Sue the Builder

Sue Gates Puts Farm-Gained Knowledge to Use as Homebuilder

By Phyliss Boatwright

Over the past two decades, many in and around Person County have had to transition from farming and textiles into other careers.
Sue Gates of Rougemont used skills she learned on the farm to become a contractor in the home building industry.
After graduating from NC State University, Gates returned to her family’s land and helped manage the commercial egg production business, Gates Brothers Poultry Farm, for 18 years. She said doing so allowed her to gain management and problem-solving skills, and she also “had to learn basic electrical, plumbing and carpentry skills” that would later serve her well in her second career.

Gates became a contractor in 2000, when the family was moving away from egg production.

“When my dad retired from grain and chicken farming,” Gates said, “he decided to develop some of his farm land in Person County. We decided together that I should get my contractor’s license and build houses there.” That former farm land is now South Pastures in Timberlake. In that first venture, Gates said she “started off building spec (speculative) homes, but quickly moved to custom building and remodeling.”

While she enjoys “building new homes from scratch,” Gates said she also finds it “very rewarding to transform someone’s outdated kitchen into a new, beautiful, and highly functional heart of the home” as part of a renovation. She works closely with Carpet One Floor and Home in Roxboro to make old kitchens new family centers.

Gates added that her greatest pleasure on the job is derived from helping people turn ideas into beautiful new kitchens, baths, or entire homes.

“The building process is a little different with everyone,” she said. “Sometimes on the initial meeting, clients will know exactly what they want, have a lot picked out, and be ready to get started right away. Others may just have beginning ideas and need help making smart decisions.”

When asked if being a female in a business historically dominated by males made it more difficult for clients to accept her, Gates said, “Most women really enjoy having a female contractor. There is a definite connection immediately.”

She said her job was made easier by working with great subcontractors. Over the years, she explained, she has “developed a strong base of subcontractors.” She added that she doesn’t think she is “treated any differently than other contractors. Although there are not so many women contractors, there are many women in other areas of construction. There are women in my materials suppliers, and in scheduling subs,” she said.

“When I first started, I had a lot of help from friends who were in the construction business in one way or another, and I did a lot of networking from there,” Gates added.

Eighteen years after that start, she continues to hold herself “to a higher standard.” Gates said, “My business philosophy is to be honest and fair, do high quality work, and respect my clients.”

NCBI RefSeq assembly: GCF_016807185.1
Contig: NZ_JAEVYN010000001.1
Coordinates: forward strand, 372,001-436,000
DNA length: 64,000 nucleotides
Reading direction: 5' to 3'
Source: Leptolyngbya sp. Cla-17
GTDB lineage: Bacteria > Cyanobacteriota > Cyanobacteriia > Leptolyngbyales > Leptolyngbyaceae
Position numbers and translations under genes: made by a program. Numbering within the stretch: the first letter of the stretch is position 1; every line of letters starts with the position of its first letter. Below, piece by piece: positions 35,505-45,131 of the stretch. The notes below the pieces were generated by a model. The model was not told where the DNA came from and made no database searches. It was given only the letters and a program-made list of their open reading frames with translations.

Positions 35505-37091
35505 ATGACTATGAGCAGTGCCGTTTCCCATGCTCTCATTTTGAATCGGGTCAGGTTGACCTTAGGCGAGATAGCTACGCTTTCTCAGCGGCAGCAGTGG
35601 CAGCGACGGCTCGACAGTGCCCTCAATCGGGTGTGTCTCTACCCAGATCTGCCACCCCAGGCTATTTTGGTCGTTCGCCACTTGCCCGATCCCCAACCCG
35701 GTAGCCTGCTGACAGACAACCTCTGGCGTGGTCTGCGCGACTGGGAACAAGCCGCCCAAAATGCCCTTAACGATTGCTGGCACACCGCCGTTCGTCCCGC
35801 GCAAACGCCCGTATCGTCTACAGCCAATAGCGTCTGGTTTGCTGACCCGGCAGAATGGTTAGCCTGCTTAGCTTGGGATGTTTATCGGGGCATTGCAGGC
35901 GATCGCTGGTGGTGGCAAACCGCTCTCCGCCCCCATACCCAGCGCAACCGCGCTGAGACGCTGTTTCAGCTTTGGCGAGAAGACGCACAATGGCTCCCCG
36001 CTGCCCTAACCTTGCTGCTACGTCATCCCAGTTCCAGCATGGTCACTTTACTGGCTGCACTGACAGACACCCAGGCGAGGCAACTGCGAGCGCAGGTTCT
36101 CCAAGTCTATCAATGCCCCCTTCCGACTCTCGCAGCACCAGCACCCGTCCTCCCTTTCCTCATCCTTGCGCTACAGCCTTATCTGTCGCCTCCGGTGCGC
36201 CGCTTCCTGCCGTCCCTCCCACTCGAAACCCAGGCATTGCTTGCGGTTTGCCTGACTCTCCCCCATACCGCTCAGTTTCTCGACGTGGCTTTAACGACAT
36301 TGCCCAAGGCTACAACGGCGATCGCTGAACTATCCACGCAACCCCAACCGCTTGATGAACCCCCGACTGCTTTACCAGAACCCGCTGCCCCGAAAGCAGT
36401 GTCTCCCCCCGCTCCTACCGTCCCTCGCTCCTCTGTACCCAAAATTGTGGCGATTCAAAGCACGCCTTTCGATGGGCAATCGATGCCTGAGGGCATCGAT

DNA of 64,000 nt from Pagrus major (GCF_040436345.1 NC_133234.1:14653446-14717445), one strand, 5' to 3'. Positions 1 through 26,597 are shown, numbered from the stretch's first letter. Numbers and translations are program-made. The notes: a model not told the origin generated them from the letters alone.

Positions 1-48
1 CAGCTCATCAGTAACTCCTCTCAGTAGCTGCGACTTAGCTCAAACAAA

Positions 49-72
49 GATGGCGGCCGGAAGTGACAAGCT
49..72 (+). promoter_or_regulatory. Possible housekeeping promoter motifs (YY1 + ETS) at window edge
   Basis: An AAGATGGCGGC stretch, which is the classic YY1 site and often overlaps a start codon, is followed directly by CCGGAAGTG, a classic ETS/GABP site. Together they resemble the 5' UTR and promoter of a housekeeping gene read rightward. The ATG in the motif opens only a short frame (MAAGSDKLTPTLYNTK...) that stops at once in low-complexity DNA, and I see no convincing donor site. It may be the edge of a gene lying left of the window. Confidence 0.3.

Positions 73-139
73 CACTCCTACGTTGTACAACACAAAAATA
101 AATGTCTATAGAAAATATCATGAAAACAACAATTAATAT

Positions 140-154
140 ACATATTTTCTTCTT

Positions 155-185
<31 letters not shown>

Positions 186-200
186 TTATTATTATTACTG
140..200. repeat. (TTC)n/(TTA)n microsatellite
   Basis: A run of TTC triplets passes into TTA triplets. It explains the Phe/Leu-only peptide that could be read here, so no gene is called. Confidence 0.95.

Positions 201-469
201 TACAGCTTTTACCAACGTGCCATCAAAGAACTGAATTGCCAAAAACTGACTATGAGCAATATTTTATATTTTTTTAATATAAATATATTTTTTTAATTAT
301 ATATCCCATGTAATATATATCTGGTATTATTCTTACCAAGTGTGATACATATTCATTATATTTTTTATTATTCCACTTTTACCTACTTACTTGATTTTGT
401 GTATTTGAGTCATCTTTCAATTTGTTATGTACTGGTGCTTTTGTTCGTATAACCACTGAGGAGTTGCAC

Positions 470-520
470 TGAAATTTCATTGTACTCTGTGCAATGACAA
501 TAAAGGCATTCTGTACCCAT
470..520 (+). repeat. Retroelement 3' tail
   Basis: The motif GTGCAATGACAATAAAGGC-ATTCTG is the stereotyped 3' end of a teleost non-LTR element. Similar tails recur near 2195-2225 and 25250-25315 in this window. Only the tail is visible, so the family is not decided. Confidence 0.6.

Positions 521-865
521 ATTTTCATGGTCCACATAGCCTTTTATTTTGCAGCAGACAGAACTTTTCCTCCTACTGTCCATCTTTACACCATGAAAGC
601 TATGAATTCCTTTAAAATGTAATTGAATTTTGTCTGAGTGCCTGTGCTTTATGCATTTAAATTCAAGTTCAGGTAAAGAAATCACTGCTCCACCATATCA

She said one of the best perks of the profession is the show of gratitude from clients.

“My most heartwarming moments are when my clients send me flowers or thank you cards, bake me a cake, or offer some other token of appreciation,” said Gates. “It makes me feel connected to them, and I always enjoy staying in touch after the project is finished.”

Gates works in Person, Orange, and Durham counties. She explained, “I don’t like to get too far away from home.”

One of her most challenging and rewarding jobs thus far was a tear-down and build on Hyco Lake in Person County. She said the greatest challenge was working on the steeply-sloped lot. The rewards came from having a difficult project turn out well. She said the lot was “not an easy site to work on,” but it ended up being one of her favorite jobs.

Five-foot deep footings for the house required 54 yards of concrete, Gates explained, chuckling. “I was serious about that house not sliding down the hill.”

She said she was grateful to subcontractors C.M. Solomon & Sons Grading and Utilities for their extra effort on excavation and grading for the project, and for helping ensure that all regulations were met.

Gates concluded, “There are a lot of good builders in Person County. If someone chooses my company, they get a lot of personal attention, and a focus on what they want.”

In addition to Carpet One and C.M. Solomon, Gates’ subs include Hall’s Plumbing, Heating and Air; Regan and Son Heating and Air; Quality Electric Co., Inc.; Neville Heating and Air, and Talbert Building Supply.

Off the job, Gates has two daughters – Mallory Clayton, a UNC-Wilmington graduate and Hillsborough firefighter, and Laura Clayton, a junior at Orange High School. She said raising two children while managing a business full-time was a challenge, but she “was lucky” to have had help and support from her parents and her “parents-in-law” when the children were younger.

In her spare time, Gates enjoys horseback riding, and spoiling her two border collie dogs.

She can be reached at Sue Gates Construction, Inc. by calling 919-280-3905.

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